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Passion Sunday or Sunday of the Passion
The Power of the Cross
The Last Two weeks of Lent

Passiontide (in the Christian liturgical year) is a name for the last two weeks of Lent, beginning on the Fifth Sunday of Lent, long celebrated as Passion Sunday, and ending on Holy Saturday.


Statues and icons veiled in violet shrouds for Passiontide.
In some Catholic paintings are also veiled.

In the Roman Catholic Church, Western Rite Orthodoxy, and in Anglo-Catholic churches, all crucifixes and images maybe covered in veils (usually violet, the color of vestments in Lent) starting on Passion Sunday:
"The practice of covering crosses and images in the church may be observed, if the episcopal conference decides. The crosses are to be covered until the end of the celebration of the Lord's passion on Good Friday. Statues and images are to remain covered until the beginning of the Easter Vigil." 
(Specifically, those veils are removed during the singing of the Gloria.)
The veiling was associated with Passion Sunday's Gospel
(John 8:46-59), in which Jesus "hid himself" from the people.

In the 1955 Holy Week revisions, Passion Sunday was formally renamed from Dominica Passionis or 
Dominica de Passione ("Sunday of the Passion") to Dominica I Passionis, "First Sunday of the Passion" or
"First Sunday of Passiontide". Palm Sunday, formerly Dominica in Palmis ("Sunday in Palms") became
 Dominica II Passionis seu in Palmis ("II Sunday of the Passion or in Palms").

In 1969 the General Roman Calendar was revised to no longer use the name "Passiontide" to describe the last two weeks of Lent. The former usage of  the name "Passiontide", even though revised, sometimes describes the second Sunday before Easter, "Palm Sunday of the Lord's Passion". However, the Preface called that of the Passion of the Lord I
(The Power of the Cross) is used in the fifth week of Lent and the Preface of the Passion of the Lord II
(The Victory of the Passion) is used on Monday, Tuesday and Wednesday of Holy Week.








Week 4 of Lent:
Mothering Sunday 

It falls on the fourth Sunday in Lent, exactly three weeks before Easter Day. Once observed as a day on which people would visit their "mother" church, it has also become an occasion for honoring the mothers of children and giving them presents.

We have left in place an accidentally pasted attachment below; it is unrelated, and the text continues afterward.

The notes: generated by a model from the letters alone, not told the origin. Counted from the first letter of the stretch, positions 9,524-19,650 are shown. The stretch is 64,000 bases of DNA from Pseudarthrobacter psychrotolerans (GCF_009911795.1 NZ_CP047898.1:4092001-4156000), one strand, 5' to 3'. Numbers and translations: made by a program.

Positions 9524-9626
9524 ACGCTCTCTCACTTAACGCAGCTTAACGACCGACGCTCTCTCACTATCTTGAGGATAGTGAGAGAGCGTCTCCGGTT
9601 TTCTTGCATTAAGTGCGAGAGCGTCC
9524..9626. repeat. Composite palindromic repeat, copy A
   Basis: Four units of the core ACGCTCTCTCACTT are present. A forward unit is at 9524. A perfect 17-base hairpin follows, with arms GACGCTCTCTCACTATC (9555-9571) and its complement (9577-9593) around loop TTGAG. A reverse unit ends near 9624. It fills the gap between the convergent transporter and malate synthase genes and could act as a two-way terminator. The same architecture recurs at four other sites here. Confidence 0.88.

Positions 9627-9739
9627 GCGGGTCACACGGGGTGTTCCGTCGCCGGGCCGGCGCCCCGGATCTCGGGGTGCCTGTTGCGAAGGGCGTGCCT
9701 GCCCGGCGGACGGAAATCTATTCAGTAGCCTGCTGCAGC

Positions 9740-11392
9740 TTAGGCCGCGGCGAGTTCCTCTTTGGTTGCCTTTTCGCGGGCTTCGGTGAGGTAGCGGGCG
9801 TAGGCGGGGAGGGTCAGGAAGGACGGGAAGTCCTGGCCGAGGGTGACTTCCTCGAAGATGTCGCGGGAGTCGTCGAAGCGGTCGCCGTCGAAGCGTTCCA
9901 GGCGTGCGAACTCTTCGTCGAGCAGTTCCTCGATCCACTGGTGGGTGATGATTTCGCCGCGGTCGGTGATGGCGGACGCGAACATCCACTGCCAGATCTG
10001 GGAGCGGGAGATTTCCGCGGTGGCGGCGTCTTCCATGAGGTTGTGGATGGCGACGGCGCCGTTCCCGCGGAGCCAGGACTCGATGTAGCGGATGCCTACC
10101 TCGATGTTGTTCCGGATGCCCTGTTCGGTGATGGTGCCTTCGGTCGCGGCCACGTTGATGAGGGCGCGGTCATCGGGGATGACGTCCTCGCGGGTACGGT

This week is also called Laetare Sunday or to rejoice,  "Laetare Jerusalem" ("Rejoice, O Jerusalem")

"Rejoice, O Jerusalem: and come together all you that love her: rejoice with joy, you that have been in sorrow: that you may exult and be filled from the breasts of your consolation. Psalm: I rejoiced when they said to me: 'we shall go into God's House!'"

Week 5 of Lent: (Titles)
Passion Sunday 
Sunday of the Passion

First Sunday of the Passion

First Sunday of Passiontide

This is the week when the church is covered with purple or black veiling of holy objects:
The cross, paintings, and statues.

This is a somber time to reflect. 

Week 6 of Lent: 
Passion Week or Holy Week:
takes place between Palm Sunday and Easter Sunday (Resurrection Sunday)


Passion Week: This name represents the passion with which Jesus willingly went to the cross.
He did this to pay for your sins—the sins of all of His people.

To study the biblical accounts of Passion Week, read the following chapters: 
Matthew 21-27; Mark 11-15; Luke 19-23; and John 12-19.

Passion Week – The Main Events

  • Palm Sunday is also known as Passion Sunday in recognition of the beginning of Passion Week and Jesus’ final agonizing journey to His crucifixion. “The disciples went and did as Jesus had instructed them. They brought the donkey and the colt, placed their cloaks on them, and Jesus sat on them. A very large crowd spread their cloaks on the road, while others cut branches from the trees and spread them on the road. The crowds that went ahead of him and those that followed shouted, ‘Hosanna to the Son of David!’ ‘Blessed is he who comes in the name of the Lord!’ ‘Hosanna in the highest!’” (Matthew 21:6-9). Palm Sunday serves as a preparation of one’s heart for the agony of His passion and the joy of His resurrection.